‘We shall see how much is true, when she comes in.’
‘That’ll be by the afternoon tide tomorrow.’
‘That’s my cousin’s ship,’ said Molly to Sylvia. ‘He’s specksioneer on board the Good Fortune.’
An old man touched her as she spoke —
‘I humbly make my manners, missus, but I’m stone blind; my lad’s aboard yon vessel outside t’ bar; and my old woman is bed-fast. Will she be long, think ye, in making t’ harbour? Because, if so be as she were, I’d just make my way back, and speak a word or two to my missus, who’ll be boiling o’er into some mak o’ mischief now she knows he’s so near. May I be so bold as to ax if t’ Crooked Negro is covered yet?’
Molly stood on tip-toe to try and see the black stone thus named; but Sylvia, stooping and peeping through the glimpses afforded between the arms of the moving people, saw it first, and told the blind old man it was still above water.
‘A watched pot,’ said he, ‘ne’er boils, I reckon. It’s ta’en a vast o’ watter t’ cover that stone today. Anyhow, I’ll have time to go home and rate my missus for worritin’ hersen, as I’ll be bound she’s done, for all as I bade her not, but to keep easy and content.’
‘We’d better be off too,’ said Molly, as an opening was made through the press to let out the groping old man. ‘Eggs and butter is yet to sell, and tha’ cloak to be bought.’
‘Well, I suppose we had!’ said Sylvia, rather regretfully; for, though all the way into Monkshaven her head had been full of the purchase of this cloak, yet she was of that impressible nature that takes the tone of feeling from those surrounding; and though she knew no one on board the Resolution, she was just as anxious for the moment to see her come into harbour as any one in the crowd who had a dear relation on board. So she turned reluctantly to follow the more prudent Molly along the quay back to the Butter Cross.
It was a pretty scene, though it was too familiar to the eyes of all who then saw it for them to notice its beauty. The sun was low enough in the west to turn the mist that filled the distant valley of the river into golden haze. Above, on either bank of the Dee, there lay the moorland heights swelling one behind the other; the nearer, russet brown with the tints of the fading bracken; the more distant, gray and dim against the rich autumnal sky. The red and fluted tiles of the gabled houses rose in crowded irregularity on one side of the river, while the newer suburb was built in more orderly and less picturesque fashion on the opposite cliff. The river itself was swelling and chafing with the incoming tide till its vexed waters rushed over the very feet of the watching crowd on the staithes, as the great sea waves encroached more and more every minute. The quay-side was unsavourily ornamented with glittering fish-scales, for the hauls of fish were cleansed in the open air, and no sanitary arrangements existed for sweeping away any of the relics of this operation.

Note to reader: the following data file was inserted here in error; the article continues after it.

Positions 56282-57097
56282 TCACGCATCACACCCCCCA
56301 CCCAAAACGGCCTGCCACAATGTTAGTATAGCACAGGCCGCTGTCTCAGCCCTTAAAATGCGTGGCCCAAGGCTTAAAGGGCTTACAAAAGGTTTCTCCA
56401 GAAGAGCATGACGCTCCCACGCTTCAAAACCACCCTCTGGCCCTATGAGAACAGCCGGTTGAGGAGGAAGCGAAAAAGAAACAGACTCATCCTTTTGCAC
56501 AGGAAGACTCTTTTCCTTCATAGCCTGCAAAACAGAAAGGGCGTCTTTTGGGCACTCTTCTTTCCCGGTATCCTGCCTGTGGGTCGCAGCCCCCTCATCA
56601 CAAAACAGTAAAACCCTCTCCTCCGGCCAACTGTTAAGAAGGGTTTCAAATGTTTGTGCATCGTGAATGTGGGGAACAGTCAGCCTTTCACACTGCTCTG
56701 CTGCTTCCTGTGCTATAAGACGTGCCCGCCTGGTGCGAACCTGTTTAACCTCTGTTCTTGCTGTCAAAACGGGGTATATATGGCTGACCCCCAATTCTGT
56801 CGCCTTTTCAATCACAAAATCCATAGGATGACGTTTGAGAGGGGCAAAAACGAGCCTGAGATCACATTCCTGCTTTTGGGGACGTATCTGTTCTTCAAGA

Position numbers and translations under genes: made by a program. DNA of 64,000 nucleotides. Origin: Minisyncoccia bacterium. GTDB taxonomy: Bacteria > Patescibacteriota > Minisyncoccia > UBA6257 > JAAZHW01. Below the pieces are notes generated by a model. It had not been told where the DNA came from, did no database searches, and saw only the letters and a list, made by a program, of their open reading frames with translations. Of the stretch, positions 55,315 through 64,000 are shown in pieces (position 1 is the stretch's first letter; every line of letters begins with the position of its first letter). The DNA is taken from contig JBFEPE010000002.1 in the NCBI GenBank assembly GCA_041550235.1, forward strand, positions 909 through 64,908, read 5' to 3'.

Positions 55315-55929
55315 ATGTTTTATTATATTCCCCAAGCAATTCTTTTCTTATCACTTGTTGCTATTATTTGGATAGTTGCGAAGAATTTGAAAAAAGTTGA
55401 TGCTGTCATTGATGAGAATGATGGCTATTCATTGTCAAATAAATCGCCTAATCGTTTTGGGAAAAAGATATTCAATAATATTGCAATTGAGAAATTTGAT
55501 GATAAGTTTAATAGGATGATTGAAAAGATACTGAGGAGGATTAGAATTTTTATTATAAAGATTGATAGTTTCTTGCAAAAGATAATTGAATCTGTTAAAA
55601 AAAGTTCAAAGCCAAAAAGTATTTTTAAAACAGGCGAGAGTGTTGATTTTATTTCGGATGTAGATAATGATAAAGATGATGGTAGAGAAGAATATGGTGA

The fresh salt breeze was bringing up the lashing, leaping tide from the blue sea beyond the bar. Behind the returning girls there rocked the white-sailed ship, as if she were all alive with eagerness for her anchors to be heaved.
How impatient her crew of beating hearts were for that moment, how those on land sickened at the suspense, may be imagined, when you remember that for six long summer months those sailors had been as if dead from all news of those they loved; shut up in terrible, dreary Arctic seas from the hungry sight of sweethearts and friends, wives and mothers. No one knew what might have happened. The crowd on shore grew silent and solemn before the dread of the possible news of death that might toll in upon their hearts with this uprushing tide. The whalers went out into the Greenland seas full of strong, hopeful men; but the whalers never returned as they sailed forth. On land there are deaths among two or three hundred men to be mourned over in every half-year’s space of time. Whose bones had been left to blacken on the gray and terrible icebergs? Who lay still until the sea should give up its dead? Who were those who should come back to Monkshaven never, no, never more?
Many a heart swelled with passionate, unspoken fear, as the first whaler lay off the bar on her return voyage.
Molly and Sylvia had left the crowd in this hushed suspense. But fifty yards along the staithe they passed five or six girls with flushed faces and careless attire, who had mounted a pile of timber, placed there to season for ship-building, from which, as from the steps of a ladder or staircase, they could command the harbour. They were wild and free in their gestures, and held each other by the hand, and swayed from side to side, stamping their feet in time, as they sang —
Weel may the keel row, the keel row, the keel row,